• Following up this item, which gave me ample fodder for the Mets’ hit List entry, Tony Bernazard gets what he richly deserved: a pink slip. What an asshole. Meanwhile, Diamondbacks scout Carlos Gomez clarifies his part in one of the incidents that led to the firing. Contrary to the New York Daily News‘ earlier report, Bernazard did not directly address Gomez with his profanity-laced tirade, but rather berated a Mets official who told him to wait until the end of the half-inning before taking the seat occupied by Gomez.
[Update]: Via Shysterball, Mets GM Omar Minaya’s performance at the press conference is worth a look. He tangles with Daily News Mets beat reporter Adam Rubin, accusing his coverage of being slanted by his own desire to join the Mets’ player development department under Bernazard. This is turning into a parade of trainwrecks. And I can’t stop watching.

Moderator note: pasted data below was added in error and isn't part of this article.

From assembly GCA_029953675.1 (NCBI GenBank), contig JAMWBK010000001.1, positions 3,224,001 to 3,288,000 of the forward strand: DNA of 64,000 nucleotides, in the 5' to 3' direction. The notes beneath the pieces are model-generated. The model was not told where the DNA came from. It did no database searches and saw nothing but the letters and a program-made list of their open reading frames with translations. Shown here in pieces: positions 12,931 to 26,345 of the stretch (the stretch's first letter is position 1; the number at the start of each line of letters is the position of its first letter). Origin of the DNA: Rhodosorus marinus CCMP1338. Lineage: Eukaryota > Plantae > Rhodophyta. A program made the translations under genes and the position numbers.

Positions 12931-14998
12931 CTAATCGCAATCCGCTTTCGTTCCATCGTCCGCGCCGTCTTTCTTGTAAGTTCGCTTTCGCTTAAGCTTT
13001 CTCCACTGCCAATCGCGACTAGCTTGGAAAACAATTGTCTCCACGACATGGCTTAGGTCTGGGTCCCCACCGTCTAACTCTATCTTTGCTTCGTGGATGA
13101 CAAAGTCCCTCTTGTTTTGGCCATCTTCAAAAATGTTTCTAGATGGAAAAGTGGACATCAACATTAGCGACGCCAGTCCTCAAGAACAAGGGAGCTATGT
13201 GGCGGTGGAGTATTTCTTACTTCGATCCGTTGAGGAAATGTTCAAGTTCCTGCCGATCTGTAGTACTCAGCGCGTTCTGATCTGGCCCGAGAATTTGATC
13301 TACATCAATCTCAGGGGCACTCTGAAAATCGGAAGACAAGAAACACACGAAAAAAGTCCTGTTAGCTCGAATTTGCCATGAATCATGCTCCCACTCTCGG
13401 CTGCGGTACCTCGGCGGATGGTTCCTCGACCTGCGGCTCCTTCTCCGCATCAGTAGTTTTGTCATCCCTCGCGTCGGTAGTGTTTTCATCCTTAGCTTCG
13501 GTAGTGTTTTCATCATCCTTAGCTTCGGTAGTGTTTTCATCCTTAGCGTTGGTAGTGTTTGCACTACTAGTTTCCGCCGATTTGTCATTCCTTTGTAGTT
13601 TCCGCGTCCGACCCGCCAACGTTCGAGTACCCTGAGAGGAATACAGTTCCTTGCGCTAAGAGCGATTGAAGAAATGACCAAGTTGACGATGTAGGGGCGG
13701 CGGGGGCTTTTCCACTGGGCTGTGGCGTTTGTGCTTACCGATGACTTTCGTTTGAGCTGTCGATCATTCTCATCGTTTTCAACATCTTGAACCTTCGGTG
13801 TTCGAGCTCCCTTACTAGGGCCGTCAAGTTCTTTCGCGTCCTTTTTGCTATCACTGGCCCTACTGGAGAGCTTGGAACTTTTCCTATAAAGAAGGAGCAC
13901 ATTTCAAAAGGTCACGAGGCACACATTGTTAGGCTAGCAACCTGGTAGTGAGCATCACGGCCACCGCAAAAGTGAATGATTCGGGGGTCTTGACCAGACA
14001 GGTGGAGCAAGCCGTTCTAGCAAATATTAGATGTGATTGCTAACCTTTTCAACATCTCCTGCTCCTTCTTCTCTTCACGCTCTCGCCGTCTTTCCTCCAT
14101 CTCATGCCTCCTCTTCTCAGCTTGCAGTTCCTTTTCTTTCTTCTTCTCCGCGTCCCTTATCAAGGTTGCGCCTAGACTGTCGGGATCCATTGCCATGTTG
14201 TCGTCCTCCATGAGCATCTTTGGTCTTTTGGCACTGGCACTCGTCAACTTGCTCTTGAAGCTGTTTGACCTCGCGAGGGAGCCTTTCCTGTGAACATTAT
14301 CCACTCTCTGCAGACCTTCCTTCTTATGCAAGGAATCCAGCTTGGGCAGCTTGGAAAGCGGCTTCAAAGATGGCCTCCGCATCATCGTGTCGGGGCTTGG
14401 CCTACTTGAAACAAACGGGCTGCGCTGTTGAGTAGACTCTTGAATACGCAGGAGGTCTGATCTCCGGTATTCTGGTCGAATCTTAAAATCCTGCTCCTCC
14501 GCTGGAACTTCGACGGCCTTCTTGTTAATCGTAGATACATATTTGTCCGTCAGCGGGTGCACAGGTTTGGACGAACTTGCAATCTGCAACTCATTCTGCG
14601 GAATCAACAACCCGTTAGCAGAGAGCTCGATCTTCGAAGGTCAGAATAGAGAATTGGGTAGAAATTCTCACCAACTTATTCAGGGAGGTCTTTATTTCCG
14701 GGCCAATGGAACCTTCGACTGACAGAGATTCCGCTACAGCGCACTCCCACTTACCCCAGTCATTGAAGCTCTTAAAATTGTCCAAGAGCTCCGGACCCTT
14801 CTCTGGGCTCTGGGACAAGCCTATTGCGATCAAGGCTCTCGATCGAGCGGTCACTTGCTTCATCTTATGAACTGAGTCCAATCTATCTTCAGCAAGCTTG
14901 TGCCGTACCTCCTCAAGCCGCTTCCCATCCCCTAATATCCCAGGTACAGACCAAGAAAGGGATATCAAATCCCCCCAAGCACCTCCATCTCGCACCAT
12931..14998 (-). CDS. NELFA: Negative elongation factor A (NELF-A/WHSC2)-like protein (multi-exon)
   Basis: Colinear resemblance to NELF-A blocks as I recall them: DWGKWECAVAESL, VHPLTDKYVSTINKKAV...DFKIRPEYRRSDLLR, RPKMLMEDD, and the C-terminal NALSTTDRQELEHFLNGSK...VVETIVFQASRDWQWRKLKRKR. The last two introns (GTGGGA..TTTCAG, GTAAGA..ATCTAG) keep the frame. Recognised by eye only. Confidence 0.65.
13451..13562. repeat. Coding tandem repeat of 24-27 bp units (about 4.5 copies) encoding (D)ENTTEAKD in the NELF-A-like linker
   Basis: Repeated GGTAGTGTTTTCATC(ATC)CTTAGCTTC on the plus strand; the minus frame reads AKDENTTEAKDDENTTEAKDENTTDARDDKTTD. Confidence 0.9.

• Finally, I’ll be at the Society for American Baseball Research convention in Washington, DC from Thursday until Sunday. Don’t be shy if you see me there and want to say hi — I don’t bite.